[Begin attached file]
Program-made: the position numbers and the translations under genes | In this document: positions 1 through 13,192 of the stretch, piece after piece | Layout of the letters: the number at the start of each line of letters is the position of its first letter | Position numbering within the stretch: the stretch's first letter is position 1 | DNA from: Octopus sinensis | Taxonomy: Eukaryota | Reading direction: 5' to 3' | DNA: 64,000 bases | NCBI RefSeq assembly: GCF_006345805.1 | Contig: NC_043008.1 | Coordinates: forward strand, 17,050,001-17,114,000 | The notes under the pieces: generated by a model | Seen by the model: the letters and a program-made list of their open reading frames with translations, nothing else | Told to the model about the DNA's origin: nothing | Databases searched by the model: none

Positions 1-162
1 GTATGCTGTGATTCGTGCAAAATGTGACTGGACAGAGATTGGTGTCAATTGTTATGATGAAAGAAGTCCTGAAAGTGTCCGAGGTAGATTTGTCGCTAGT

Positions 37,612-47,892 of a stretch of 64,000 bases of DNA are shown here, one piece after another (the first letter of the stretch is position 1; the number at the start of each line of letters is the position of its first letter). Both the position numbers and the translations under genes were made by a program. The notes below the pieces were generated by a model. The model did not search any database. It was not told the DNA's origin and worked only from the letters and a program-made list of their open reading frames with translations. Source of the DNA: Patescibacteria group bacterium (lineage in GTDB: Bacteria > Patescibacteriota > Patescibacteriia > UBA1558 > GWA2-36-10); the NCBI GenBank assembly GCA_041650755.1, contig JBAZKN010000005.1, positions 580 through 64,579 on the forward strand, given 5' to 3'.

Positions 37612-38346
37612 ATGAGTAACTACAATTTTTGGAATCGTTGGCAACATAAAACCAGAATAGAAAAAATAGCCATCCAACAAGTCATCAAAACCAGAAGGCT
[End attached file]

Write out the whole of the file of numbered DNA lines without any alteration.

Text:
Program-made: the position numbers and the translations under genes | In this document: positions 1 through 13,192 of the stretch, piece after piece | Layout of the letters: the number at the start of each line of letters is the position of its first letter | Position numbering within the stretch: the stretch's first letter is position 1 | DNA from: Octopus sinensis | Taxonomy: Eukaryota | Reading direction: 5' to 3' | DNA: 64,000 bases | NCBI RefSeq assembly: GCF_006345805.1 | Contig: NC_043008.1 | Coordinates: forward strand, 17,050,001-17,114,000 | The notes under the pieces: generated by a model | Seen by the model: the letters and a program-made list of their open reading frames with translations, nothing else | Told to the model about the DNA's origin: nothing | Databases searched by the model: none

Positions 1-162
1 GTATGCTGTGATTCGTGCAAAATGTGACTGGACAGAGATTGGTGTCAATTGTTATGATGAAAGAAGTCCTGAAAGTGTCCGAGGTAGATTTGTCGCTAGT

Positions 37,612-47,892 of a stretch of 64,000 bases of DNA are shown here, one piece after another (the first letter of the stretch is position 1; the number at the start of each line of letters is the position of its first letter). Both the position numbers and the translations under genes were made by a program. The notes below the pieces were generated by a model. The model did not search any database. It was not told the DNA's origin and worked only from the letters and a program-made list of their open reading frames with translations. Source of the DNA: Patescibacteria group bacterium (lineage in GTDB: Bacteria > Patescibacteriota > Patescibacteriia > UBA1558 > GWA2-36-10); the NCBI GenBank assembly GCA_041650755.1, contig JBAZKN010000005.1, positions 580 through 64,579 on the forward strand, given 5' to 3'.

Positions 37612-38346
37612 ATGAGTAACTACAATTTTTGGAATCGTTGGCAACATAAAACCAGAATAGAAAAAATAGCCATCCAACAAGTCATCAAAACCAGAAGGCT